It has frequent stops along Nathan Road, the main road in Kowloon where both our hotels were located. Like all buses it is a double decker, and if you get on quickly we recommend the front seats on the top! There are large luggage racks on the bottom level, and a TV screen on the top floor that shows the rack so you can see if someone were to try and steal your bag. Also, free wifi!
We left our bags at the hotel and went for a morning walk around Kowloon. We walked along Nathan Road and into Kowloon Park where we managed to get ourselves pretty lost; something that’s not so fun in the intense Hong Kong heat! We soon learned to try and avoid the midday heat and humidity.
Eventually we managed to escape and get back to Nathan Road. We stopped at a 7-11 and bought a sim card. It cost $80 and came with a $78 credit. We used $48 for the 5 day data plan, which included 1.5 gigs of data. We had $30 left which we used to make a few international calls.
For lunch we went to Three Virtues Vegetarian Restaurant, on the fourth floor of a mall on Nathan. We really liked the food, especially the sticky buns. The food was reasonable priced for Hong Kong (which is pretty expensive, being a big wealthy city), about $60-$70 per main course. After lunch we walked back and checked into the Imperial Hotel, and took a long break to recover from the crazy heat and jetlag.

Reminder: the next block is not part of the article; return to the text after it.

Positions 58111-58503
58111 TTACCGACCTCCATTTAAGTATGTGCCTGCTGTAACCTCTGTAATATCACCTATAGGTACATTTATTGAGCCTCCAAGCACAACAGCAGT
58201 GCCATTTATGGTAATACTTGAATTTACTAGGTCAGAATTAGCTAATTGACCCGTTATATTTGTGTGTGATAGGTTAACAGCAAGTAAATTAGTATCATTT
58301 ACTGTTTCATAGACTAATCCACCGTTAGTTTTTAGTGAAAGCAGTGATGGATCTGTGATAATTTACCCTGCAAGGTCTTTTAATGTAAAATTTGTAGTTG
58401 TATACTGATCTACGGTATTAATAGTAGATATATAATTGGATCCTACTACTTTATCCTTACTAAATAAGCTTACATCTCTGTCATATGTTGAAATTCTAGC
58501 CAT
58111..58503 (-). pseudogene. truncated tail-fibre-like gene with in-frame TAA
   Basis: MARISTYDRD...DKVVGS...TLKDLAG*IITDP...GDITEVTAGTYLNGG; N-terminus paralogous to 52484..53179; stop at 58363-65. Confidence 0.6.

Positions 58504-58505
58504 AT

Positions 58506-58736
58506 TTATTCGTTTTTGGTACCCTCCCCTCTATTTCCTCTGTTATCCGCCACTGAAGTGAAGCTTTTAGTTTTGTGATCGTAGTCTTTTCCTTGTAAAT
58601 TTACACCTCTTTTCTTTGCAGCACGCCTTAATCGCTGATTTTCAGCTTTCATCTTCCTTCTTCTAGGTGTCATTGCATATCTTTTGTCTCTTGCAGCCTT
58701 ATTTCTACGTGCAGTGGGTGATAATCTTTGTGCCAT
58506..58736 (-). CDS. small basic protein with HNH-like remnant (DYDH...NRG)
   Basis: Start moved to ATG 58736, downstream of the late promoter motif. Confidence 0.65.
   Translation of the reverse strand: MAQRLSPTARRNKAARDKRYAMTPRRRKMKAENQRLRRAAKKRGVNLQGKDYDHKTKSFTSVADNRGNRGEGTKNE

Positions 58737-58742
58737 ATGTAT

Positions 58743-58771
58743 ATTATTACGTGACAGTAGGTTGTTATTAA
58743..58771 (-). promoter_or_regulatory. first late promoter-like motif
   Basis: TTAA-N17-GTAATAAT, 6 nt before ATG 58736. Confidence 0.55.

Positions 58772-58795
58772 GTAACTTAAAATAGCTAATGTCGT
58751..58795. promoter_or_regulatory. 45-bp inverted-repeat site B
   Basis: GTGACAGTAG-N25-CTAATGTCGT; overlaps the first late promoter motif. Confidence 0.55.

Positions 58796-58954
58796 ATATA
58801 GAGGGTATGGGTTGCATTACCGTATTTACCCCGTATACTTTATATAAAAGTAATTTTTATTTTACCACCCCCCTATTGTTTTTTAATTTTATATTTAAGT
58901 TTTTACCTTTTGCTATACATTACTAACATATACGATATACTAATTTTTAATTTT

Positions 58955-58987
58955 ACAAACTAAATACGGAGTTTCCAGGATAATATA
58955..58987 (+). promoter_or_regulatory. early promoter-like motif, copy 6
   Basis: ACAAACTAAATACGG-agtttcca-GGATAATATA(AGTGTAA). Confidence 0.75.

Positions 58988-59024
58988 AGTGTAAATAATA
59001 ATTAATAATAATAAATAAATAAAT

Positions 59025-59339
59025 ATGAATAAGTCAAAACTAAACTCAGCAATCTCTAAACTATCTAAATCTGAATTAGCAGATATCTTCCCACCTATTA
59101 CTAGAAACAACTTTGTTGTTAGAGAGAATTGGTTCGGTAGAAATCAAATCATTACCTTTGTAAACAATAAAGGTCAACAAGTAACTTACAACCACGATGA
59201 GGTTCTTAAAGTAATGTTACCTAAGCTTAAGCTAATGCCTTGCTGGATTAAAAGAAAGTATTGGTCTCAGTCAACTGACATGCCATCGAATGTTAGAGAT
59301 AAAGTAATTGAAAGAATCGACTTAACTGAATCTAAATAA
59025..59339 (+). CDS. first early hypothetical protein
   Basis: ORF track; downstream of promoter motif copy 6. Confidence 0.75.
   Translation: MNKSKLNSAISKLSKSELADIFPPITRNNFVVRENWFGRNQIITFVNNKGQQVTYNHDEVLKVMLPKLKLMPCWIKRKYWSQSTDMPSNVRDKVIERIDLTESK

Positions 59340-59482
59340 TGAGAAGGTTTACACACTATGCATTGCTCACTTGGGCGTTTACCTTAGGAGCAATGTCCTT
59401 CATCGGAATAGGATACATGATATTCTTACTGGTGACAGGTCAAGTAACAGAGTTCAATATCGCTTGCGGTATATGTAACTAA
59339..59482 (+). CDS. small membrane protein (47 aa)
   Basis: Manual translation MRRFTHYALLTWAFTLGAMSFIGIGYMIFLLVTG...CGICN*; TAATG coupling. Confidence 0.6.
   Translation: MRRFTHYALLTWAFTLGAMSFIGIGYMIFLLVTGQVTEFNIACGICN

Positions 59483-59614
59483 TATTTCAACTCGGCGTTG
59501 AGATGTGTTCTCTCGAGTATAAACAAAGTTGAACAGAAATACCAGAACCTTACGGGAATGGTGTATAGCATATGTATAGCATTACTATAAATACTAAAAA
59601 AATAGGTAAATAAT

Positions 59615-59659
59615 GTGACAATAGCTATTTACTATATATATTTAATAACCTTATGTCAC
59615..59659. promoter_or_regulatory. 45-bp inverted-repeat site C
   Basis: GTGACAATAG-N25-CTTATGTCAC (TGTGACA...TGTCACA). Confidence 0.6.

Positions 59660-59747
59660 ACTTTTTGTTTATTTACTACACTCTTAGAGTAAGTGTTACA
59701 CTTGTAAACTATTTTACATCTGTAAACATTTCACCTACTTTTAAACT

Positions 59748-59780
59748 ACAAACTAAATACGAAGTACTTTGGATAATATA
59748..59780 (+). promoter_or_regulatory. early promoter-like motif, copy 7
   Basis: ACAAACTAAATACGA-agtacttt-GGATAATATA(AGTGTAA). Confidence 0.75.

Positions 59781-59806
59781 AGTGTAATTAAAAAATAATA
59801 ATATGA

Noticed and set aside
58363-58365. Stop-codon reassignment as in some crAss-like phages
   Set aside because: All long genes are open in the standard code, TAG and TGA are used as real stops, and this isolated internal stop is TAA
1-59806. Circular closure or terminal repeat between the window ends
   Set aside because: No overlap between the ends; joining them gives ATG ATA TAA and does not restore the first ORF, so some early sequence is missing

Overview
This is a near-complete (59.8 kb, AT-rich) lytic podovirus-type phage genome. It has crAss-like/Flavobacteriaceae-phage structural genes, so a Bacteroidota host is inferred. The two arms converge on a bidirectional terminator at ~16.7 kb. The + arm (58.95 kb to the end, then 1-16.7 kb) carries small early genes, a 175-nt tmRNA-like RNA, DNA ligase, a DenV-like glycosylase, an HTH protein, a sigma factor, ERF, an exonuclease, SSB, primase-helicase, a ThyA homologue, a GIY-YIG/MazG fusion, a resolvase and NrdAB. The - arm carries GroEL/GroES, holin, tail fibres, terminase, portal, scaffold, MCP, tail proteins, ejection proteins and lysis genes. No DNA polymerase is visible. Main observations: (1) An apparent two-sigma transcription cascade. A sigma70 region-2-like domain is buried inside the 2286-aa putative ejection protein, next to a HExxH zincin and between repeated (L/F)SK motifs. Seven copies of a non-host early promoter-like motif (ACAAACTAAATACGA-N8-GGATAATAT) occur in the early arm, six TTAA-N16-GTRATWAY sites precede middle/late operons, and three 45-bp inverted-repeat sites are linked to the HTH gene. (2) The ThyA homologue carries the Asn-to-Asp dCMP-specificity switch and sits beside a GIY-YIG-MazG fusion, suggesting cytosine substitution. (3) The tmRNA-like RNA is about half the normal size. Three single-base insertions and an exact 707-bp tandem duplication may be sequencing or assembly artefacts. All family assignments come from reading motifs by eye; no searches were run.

In the late afternoon we went for a not-so-nice-walk to the Ritz Carleton (why are fancy hotels never in good walking areas? The Ritz was off on its own in an ugly area with nothing nearby – do rich people just take taxis everywhere?). Once there, we took the elevator to the Ozone Bar on the 118th floor. We had read online that this place boasted some of the best views in all of Hong Kong – and it did not disappoint! I definitely suggest coming about an hour before sunset – we got there 20-30 mins before and only caught the last rays of golden light before the sun sunk behind some mountains. While there we didn’t order anything but no one bothered us about freeloading.
Hong Kong (specifically HK Island) has my favourite skyline of any big city. Instead of being packed into a downtown, all the skyscrapers are spread out horizontally along the water, sandwiched between the harbour and the mountains.